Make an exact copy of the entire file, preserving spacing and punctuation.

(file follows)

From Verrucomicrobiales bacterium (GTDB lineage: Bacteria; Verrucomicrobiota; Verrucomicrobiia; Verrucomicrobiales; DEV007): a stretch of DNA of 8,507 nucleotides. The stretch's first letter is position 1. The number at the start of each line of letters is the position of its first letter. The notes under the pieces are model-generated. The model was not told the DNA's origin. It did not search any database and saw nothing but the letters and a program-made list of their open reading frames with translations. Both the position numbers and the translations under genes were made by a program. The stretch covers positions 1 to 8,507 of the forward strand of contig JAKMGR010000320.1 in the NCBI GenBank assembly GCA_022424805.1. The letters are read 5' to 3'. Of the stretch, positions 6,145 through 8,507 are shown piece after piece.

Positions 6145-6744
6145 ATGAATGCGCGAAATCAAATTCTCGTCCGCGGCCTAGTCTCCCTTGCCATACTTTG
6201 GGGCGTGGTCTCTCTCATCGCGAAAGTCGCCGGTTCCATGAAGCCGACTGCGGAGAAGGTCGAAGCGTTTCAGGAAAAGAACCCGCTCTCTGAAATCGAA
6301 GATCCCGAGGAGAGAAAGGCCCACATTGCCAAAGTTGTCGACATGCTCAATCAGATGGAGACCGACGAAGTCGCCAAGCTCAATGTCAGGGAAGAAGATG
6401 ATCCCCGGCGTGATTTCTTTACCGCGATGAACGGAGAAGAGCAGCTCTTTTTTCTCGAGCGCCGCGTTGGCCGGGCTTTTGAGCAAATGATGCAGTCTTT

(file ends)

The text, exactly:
From Verrucomicrobiales bacterium (GTDB lineage: Bacteria; Verrucomicrobiota; Verrucomicrobiia; Verrucomicrobiales; DEV007): a stretch of DNA of 8,507 nucleotides. The stretch's first letter is position 1. The number at the start of each line of letters is the position of its first letter. The notes under the pieces are model-generated. The model was not told the DNA's origin. It did not search any database and saw nothing but the letters and a program-made list of their open reading frames with translations. Both the position numbers and the translations under genes were made by a program. The stretch covers positions 1 to 8,507 of the forward strand of contig JAKMGR010000320.1 in the NCBI GenBank assembly GCA_022424805.1. The letters are read 5' to 3'. Of the stretch, positions 6,145 through 8,507 are shown piece after piece.

Positions 6145-6744
6145 ATGAATGCGCGAAATCAAATTCTCGTCCGCGGCCTAGTCTCCCTTGCCATACTTTG
6201 GGGCGTGGTCTCTCTCATCGCGAAAGTCGCCGGTTCCATGAAGCCGACTGCGGAGAAGGTCGAAGCGTTTCAGGAAAAGAACCCGCTCTCTGAAATCGAA
6301 GATCCCGAGGAGAGAAAGGCCCACATTGCCAAAGTTGTCGACATGCTCAATCAGATGGAGACCGACGAAGTCGCCAAGCTCAATGTCAGGGAAGAAGATG
6401 ATCCCCGGCGTGATTTCTTTACCGCGATGAACGGAGAAGAGCAGCTCTTTTTTCTCGAGCGCCGCGTTGGCCGGGCTTTTGAGCAAATGATGCAGTCTTT